When Barack Obama becomes the first serving US president to visit Hiroshima on May 27, there is one group of atomic bomb survivors who will certainly not be there to watch his motorcade drive through the city. These are the North Korean victims of the atomic bombing, a group whose existence remains virtually unknown and unmentioned in the heated international debates about the North Korean nuclear threat.
In the American press, there has been much discussion of Germany’s Energiewende—a plan that not only aims for a nearly carbon-free economy by 2050, but also seeks to achieve this ambitious goal with no nuclear power at all.
Superintelligence: Paths, Dangers, Strategies is an astonishing book with an alarming thesis: Intelligent machines are “quite possibly the most important and most daunting challenge humanity has ever faced.” In it, Oxford University philosopher Nick Bostrom, who has built his reputation on the study of “existential risk,” argues forcefully that artificial intelligence might be the most apocalyptic technology of all.
In its Voices of Tomorrow feature, the Bulletin of the Atomic Scientists invites graduate students, undergraduates, and high school scholars to submit essays, opinion pieces, and multimedia presentations addressing at least one of the Bulletin's core issues: nuclear weapons, nuclear energy, climate change, biosecurity, and threats from emerging technologies.
Various defense and disarmament experts have suggested that in the coming months, US President Barack Obama will declare a no-first-use stance on nuclear weapons, which would mark a fundamental policy shift.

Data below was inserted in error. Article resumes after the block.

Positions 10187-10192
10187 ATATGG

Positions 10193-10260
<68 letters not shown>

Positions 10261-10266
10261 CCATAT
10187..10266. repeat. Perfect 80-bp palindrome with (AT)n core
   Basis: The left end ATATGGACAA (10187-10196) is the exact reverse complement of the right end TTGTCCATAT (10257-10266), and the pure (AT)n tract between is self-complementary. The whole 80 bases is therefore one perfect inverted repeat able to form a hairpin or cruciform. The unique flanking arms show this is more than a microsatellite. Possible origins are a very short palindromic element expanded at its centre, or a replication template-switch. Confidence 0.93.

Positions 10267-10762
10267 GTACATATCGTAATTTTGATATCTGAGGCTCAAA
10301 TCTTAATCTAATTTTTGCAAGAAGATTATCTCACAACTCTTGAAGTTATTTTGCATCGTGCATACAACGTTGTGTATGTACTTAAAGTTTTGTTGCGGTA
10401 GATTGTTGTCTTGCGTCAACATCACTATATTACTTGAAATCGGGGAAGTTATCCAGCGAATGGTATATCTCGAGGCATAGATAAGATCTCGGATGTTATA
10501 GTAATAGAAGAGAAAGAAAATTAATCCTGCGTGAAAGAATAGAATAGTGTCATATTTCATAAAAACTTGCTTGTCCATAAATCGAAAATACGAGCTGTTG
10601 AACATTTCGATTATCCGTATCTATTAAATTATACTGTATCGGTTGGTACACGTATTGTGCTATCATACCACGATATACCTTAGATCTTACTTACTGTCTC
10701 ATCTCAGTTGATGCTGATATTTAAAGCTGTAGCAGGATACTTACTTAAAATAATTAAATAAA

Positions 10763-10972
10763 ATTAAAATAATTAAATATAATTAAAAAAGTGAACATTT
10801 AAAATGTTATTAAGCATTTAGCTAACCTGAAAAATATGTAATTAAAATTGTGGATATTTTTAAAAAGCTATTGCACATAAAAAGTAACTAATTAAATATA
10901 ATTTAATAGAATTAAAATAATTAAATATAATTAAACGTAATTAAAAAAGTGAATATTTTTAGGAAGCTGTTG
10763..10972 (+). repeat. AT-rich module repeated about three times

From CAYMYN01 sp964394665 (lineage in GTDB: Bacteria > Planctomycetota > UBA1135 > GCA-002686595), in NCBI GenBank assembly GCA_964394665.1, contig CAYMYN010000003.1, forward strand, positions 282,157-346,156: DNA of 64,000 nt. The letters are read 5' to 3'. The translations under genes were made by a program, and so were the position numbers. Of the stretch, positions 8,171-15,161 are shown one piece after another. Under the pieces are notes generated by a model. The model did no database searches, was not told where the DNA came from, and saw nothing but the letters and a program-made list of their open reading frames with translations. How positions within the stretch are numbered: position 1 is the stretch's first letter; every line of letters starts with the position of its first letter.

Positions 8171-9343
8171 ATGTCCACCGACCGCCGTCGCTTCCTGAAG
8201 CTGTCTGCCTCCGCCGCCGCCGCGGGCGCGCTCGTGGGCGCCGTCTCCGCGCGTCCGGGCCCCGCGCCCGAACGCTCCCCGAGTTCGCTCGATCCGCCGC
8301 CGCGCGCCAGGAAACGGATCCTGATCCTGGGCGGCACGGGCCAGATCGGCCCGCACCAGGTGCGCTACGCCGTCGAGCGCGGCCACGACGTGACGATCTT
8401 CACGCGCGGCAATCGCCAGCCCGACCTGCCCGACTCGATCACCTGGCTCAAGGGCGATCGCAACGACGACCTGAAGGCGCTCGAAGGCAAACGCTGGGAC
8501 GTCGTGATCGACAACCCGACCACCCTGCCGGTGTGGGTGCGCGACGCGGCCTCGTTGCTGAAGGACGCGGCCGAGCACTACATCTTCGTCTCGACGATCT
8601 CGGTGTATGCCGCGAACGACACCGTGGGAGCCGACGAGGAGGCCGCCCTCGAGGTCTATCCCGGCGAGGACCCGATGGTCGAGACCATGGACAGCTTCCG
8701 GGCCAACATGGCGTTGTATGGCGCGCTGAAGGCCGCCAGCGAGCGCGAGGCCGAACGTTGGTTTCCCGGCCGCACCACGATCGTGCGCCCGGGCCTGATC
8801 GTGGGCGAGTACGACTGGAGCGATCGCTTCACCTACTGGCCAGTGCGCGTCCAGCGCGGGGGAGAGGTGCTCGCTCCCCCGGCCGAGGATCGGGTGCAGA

As more evidence comes to light that the hacking of the Democratic National Committee may be linked to Russian intelligence, Vice Media's Motherboard channel has posted a helpful reference on cyber vocabulary and slang. Is a “botnet” living inside your computer?
When the Eighth Review Conference of the Biological Weapons Convention convenes in November, as it does every five years, to review the operations of the treaty and assess new developments in science and technology that might challenge its relevance, Crispr will be waiting for it.
As a researcher writing about climate science denial, I am a magnet for online trolls. Climate change is an issue over which a small but vocal minority persists in rejecting and attacking the scientific consensus, specifically the finding by 97 percent of experts that humans are causing global warming. When I turn the spotlight around to expose the techniques of science denial, the reaction can be intense.
Dwarfed by the ships from the US Navy, the Royal Canadian Navy, and the US Coast Guard that visited Portland, Oregon, for Fleet Week last month, the 30-foot-long Golden Rule looked like it was from another era. And it was.